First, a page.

Nationalisation is being bandied about, so play the game, private schools
Independents have a place, but at times like this and for solidarity’s sake they should align with public institutions
Back in the day, you would sound really smart in my circle of young friends if you used the word “contradictions” a lot in social conversation. It was at once a Marxian reference to the conflicts inherent in capitalist societies as it was a way of signalling a higher level of social consciousness among fellow activists. It was, however, also a lazy way of explaining away things you did not understand.
There are a lot of contradictions going on right now. You can’t walk on the beach, but you can congregate in malls. You can’t visit family in their homes, but you can assemble in restaurants. You can go to casinos, but be damned if you go to church (thanks Joe Samuels). People are confused, but also angry, because they simply cannot make sense of these contradictions. One of the more difficult ones to resolve concerns schools.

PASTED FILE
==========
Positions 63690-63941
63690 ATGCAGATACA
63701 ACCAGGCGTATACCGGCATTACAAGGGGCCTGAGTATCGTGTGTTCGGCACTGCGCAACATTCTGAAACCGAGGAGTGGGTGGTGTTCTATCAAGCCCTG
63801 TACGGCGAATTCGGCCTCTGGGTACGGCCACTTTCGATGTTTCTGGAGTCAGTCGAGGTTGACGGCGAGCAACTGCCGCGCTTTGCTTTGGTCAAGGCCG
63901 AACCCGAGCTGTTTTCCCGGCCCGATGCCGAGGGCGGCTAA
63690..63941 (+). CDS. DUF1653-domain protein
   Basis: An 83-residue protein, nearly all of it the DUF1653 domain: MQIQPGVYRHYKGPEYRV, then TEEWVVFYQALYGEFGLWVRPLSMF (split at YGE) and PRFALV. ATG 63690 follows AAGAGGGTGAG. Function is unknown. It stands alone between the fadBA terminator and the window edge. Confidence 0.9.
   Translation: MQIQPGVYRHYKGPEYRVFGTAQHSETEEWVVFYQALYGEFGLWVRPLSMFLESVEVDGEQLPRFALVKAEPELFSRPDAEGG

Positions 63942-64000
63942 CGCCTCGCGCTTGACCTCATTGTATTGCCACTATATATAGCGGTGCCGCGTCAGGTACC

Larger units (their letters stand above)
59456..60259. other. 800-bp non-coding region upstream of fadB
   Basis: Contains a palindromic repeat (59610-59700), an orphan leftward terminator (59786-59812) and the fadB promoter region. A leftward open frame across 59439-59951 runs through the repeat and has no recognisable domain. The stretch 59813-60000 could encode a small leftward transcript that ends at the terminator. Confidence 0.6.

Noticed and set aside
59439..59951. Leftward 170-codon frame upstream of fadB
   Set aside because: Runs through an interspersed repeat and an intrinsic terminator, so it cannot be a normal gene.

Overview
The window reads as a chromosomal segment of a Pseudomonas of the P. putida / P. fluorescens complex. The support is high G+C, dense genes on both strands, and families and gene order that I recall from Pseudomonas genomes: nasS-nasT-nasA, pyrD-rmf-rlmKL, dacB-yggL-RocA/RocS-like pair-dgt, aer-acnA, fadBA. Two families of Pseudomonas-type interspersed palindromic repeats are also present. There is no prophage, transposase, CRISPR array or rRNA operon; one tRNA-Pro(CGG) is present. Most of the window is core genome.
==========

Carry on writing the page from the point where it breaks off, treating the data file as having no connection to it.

Public schools must close, but private schools can stay open if they wish. The latter took some heat recently when the reopening of schools was extended from January 27 to February 15 because of the spike in infections and the burden on the health system as a result of increased hospitalisations. Many of the private institutions did not close, so our activist MEC for education in Gauteng, Panyaza Lesufi, visited some of them to change their minds with an unconvincing narrative about the movement of people amid a pandemic; unconvincing, because the department would not have postponed reopening were it not for pressure from unions and others...